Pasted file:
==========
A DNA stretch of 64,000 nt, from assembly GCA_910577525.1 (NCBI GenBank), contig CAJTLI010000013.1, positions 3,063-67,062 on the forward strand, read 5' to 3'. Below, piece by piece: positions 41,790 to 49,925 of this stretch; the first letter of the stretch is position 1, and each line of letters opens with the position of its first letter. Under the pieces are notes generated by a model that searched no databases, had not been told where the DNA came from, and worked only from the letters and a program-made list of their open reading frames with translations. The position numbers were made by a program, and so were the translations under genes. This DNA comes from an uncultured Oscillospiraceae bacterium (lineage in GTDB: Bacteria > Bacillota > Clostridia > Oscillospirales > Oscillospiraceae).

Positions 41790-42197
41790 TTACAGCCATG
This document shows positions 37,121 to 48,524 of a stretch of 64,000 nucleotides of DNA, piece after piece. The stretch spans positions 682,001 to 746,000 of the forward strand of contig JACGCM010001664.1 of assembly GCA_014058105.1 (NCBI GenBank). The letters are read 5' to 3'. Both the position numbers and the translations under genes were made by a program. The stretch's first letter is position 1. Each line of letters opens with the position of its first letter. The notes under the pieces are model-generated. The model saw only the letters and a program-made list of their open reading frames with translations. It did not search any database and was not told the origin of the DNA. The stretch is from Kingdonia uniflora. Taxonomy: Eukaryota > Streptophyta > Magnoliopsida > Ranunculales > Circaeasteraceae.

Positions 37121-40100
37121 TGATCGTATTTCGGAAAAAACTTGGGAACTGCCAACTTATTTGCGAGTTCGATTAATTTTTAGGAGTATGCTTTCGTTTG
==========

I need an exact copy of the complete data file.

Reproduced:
A DNA stretch of 64,000 nt, from assembly GCA_910577525.1 (NCBI GenBank), contig CAJTLI010000013.1, positions 3,063-67,062 on the forward strand, read 5' to 3'. Below, piece by piece: positions 41,790 to 49,925 of this stretch; the first letter of the stretch is position 1, and each line of letters opens with the position of its first letter. Under the pieces are notes generated by a model that searched no databases, had not been told where the DNA came from, and worked only from the letters and a program-made list of their open reading frames with translations. The position numbers were made by a program, and so were the translations under genes. This DNA comes from an uncultured Oscillospiraceae bacterium (lineage in GTDB: Bacteria > Bacillota > Clostridia > Oscillospirales > Oscillospiraceae).

Positions 41790-42197
41790 TTACAGCCATG
This document shows positions 37,121 to 48,524 of a stretch of 64,000 nucleotides of DNA, piece after piece. The stretch spans positions 682,001 to 746,000 of the forward strand of contig JACGCM010001664.1 of assembly GCA_014058105.1 (NCBI GenBank). The letters are read 5' to 3'. Both the position numbers and the translations under genes were made by a program. The stretch's first letter is position 1. Each line of letters opens with the position of its first letter. The notes under the pieces are model-generated. The model saw only the letters and a program-made list of their open reading frames with translations. It did not search any database and was not told the origin of the DNA. The stretch is from Kingdonia uniflora. Taxonomy: Eukaryota > Streptophyta > Magnoliopsida > Ranunculales > Circaeasteraceae.

Positions 37121-40100
37121 TGATCGTATTTCGGAAAAAACTTGGGAACTGCCAACTTATTTGCGAGTTCGATTAATTTTTAGGAGTATGCTTTCGTTTG